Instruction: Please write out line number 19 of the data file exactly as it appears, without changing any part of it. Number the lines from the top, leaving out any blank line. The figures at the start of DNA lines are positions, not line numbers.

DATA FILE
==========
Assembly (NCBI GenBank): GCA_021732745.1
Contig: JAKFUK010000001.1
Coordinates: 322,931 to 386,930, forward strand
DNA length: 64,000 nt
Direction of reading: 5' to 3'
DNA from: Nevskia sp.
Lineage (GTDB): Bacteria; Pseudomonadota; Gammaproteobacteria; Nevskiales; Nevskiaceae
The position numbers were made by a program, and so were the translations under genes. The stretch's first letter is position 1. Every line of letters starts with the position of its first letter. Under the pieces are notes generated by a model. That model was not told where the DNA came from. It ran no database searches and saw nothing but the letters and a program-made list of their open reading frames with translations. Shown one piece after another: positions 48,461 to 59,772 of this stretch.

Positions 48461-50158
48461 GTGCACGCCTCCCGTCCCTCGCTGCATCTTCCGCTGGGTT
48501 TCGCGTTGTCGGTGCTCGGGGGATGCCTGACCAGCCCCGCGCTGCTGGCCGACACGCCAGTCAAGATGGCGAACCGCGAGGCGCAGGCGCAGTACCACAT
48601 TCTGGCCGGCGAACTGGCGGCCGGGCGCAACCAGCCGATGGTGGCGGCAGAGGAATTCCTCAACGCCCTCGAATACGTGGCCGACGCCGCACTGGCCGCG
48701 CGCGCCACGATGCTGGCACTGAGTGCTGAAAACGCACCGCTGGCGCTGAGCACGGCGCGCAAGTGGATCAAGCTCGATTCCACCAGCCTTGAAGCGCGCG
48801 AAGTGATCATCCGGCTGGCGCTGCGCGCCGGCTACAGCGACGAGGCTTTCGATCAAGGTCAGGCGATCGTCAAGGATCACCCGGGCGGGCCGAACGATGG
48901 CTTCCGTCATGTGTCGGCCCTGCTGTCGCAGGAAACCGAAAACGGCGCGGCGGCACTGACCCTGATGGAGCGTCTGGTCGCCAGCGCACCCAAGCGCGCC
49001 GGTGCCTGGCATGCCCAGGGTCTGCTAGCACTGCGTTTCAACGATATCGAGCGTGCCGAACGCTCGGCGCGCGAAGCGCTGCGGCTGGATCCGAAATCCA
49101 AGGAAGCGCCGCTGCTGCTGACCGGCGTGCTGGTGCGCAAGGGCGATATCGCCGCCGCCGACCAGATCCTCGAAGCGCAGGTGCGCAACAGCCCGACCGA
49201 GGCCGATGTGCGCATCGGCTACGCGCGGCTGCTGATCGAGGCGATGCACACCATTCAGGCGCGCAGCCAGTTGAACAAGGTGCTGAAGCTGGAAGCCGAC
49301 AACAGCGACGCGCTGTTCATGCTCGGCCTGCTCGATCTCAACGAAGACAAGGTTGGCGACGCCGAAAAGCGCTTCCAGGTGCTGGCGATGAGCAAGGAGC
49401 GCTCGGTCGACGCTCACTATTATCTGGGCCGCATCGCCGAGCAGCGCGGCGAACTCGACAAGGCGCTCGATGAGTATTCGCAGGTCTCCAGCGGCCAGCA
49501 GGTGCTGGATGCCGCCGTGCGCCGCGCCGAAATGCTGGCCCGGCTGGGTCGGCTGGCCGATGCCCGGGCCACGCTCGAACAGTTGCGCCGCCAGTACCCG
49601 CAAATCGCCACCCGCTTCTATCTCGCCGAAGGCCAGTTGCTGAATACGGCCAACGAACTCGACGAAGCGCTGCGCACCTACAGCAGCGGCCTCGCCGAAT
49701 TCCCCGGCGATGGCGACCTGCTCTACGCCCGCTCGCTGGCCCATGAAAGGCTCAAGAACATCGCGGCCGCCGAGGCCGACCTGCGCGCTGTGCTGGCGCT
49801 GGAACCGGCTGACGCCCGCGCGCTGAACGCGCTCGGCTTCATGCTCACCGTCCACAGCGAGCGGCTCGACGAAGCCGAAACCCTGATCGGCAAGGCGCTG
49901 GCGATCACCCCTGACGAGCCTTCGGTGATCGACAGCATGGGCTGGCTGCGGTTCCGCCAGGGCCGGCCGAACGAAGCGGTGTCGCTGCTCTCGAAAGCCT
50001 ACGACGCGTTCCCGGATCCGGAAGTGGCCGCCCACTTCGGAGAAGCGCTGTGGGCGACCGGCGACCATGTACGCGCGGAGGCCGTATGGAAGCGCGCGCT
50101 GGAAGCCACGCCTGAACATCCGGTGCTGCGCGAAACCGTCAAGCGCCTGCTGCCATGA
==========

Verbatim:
49301 AACAGCGACGCGCTGTTCATGCTCGGCCTGCTCGATCTCAACGAAGACAAGGTTGGCGACGCCGAAAAGCGCTTCCAGGTGCTGGCGATGAGCAAGGAGC